Encapsulated keel without any bolts at all even better no?
No.... while bolt on keels require maintenance over their life span, they can be maintained pretty much forever. The problem with the way that most encapsulated keels are constructed, they count heavily on the bond between the ballast keel and the encapsulation envelope. Over time that bond breaks down and when it does the forces increase where the the hull turns down into the sump of the keel.
In a bolt on keel, by necessity, those forces are resisted by transverse framing that are an integral part of the structural engineering of the boat. But very few boats with encapsulated ballast have any internal framing in the keel area.
The net result is that without internal framing and without the bond between the ballast and the encapsulation envelope, the turn down at the keel flexes more and so fatigues more, and therefore more rapidly loses strength to resist a grounding.
Because of the way that the ballast is bonded to the envelope, once that bond is broken, there is no good way to reliably reestablish a proper bond.
This problem is exacerbated by the way that encapsulated keels were typically constructed. Typically the ballast was inserted into the encapsulation and then a slurry (polyester resins with a thickener) was poured into the cavity over the ballast with the hope that gravity would allow the slurry to the bottom of the envelope and fill any voids. That almost never worked in an ideal manner.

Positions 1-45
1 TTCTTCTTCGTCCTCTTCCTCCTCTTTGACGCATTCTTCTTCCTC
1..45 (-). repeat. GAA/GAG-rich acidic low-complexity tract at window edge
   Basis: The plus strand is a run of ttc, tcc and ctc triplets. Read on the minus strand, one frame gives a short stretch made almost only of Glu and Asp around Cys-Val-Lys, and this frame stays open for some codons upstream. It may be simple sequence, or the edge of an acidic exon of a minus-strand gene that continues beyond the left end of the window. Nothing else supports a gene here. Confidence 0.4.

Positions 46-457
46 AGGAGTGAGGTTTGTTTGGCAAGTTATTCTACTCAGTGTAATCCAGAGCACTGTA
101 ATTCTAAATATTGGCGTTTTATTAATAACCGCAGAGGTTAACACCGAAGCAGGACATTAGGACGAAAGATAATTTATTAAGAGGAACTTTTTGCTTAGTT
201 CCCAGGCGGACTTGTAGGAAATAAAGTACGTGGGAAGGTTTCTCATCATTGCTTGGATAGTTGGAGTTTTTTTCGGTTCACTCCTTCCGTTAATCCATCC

The slurry itself was lose-lose situation. If the slurry was thickened too much it would not flow, and if not thickened enough the unreinforced resin was brittle and had very little strength. Making matters worse the bond was by necessity a secondary bond.
Further complicating things, on most encapsulated keels the membrane between the top of the ballast and the sump was not structural, consisting merely as a couple layers of cloth solely intended to prevent water seeping into the voids between the ballast and the encapsulation.
Lastly, it is important to understand that encapsulated keels were done as a cost savings method, rather than as a better way to build a boat. Then they were marketed heavily in manners that didn't focus on the life cycle of the boat, and that marketing has informed the court of commonly held opinions. But as these encapsulated keel boats age, they reach a point where their strength is somewhat suspect and are showing up increasingly being totalled in what should have been a minor grounding.